Did you know figures suggest that 1.6 million people in the UK are affected by an eating disorder, 40% of whom are bulimic?
That’s according to Beat (www.b-eat.co.uk), which helps sufferers in the UK beat their eating disorders and runs Eating Disorders Awareness Week (24 February – 2 March 2014) with the aim of raising awareness of the health implications of these disorders.
Bulimia often involves a cycle of eating a very large amount of food and then making yourself sick. It is a hidden problem, because sufferers tend to have a normal body weight or be slightly overweight. However, this condition can result in a number of health problems, including damage to the teeth.
The British Dental Health Foundation explains why: ‘Because there are high levels of acid in the vomit, this can cause damage to tooth enamel.’
The acid that ends up in the mouth following extended periods of intentional vomiting can cause the teeth to become short and unattractive, as well as rough or sensitive.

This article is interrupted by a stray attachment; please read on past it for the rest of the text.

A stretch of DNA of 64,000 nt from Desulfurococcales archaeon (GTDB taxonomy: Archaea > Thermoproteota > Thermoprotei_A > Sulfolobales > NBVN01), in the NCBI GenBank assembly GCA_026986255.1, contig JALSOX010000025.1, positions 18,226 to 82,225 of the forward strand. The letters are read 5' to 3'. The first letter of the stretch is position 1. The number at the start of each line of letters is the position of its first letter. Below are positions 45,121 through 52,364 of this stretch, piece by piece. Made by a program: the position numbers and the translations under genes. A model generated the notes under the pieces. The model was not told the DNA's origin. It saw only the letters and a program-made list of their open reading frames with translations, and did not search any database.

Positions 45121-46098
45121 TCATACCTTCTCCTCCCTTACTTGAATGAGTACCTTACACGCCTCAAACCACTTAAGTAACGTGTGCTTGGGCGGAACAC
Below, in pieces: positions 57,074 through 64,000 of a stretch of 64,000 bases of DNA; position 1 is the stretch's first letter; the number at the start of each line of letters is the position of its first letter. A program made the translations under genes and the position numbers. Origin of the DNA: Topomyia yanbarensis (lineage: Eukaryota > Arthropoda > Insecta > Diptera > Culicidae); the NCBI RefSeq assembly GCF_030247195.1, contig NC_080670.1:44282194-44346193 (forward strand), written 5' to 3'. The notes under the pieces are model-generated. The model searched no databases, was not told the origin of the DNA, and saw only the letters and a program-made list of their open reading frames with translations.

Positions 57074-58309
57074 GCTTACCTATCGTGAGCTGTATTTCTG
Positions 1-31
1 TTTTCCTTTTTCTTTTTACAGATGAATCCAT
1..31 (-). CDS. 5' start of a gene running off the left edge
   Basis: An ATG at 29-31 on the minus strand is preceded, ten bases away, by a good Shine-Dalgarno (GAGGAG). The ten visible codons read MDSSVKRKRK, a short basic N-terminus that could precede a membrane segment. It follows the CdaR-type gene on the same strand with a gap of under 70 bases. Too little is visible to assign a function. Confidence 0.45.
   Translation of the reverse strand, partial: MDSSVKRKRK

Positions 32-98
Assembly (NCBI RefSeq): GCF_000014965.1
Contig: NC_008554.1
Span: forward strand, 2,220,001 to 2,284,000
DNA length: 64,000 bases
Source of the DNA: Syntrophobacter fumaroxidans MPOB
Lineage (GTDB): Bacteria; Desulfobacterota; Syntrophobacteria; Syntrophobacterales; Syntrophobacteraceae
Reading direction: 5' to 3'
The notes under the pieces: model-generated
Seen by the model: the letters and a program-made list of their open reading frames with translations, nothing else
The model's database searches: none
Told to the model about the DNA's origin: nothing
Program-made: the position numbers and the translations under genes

Professor Andrew Eder, clinical director of the London Tooth Wear Centre, commented: ‘Regular vomiting can result in tooth erosion and dentists are, therefore, well positioned to be the first health professional to spot the signs of an eating disorder. We understand the challenges faced by sufferers and are here to help, so don’t be worried about talking to your dentist.’
Anyone concerned that they are suffering from an eating disorder is advised to seek help from a medical professional, as well as a dentist to help prevent future tooth wear.
Simple steps to help protect the teeth include:
• Waiting at least an hour to brush teeth after vomiting
• Chewing sugar-free gum after vomiting
• Using a toothpaste that contains at least 1400ppm fluoride and a soft to medium non-abrasive toothbrush
• Using a fluoridated mouthwash every day at a different time to tooth brushing, as well as before or after vomiting, to help limit the erosive potential.
If you are worried about your teeth, the London Tooth Wear Centreoffers a comprehensive approach to managing tooth wear in a friendly environment. For further information, visit www.toothwear.co.uk, email firstname.lastname@example.org or call 020 7486 7180.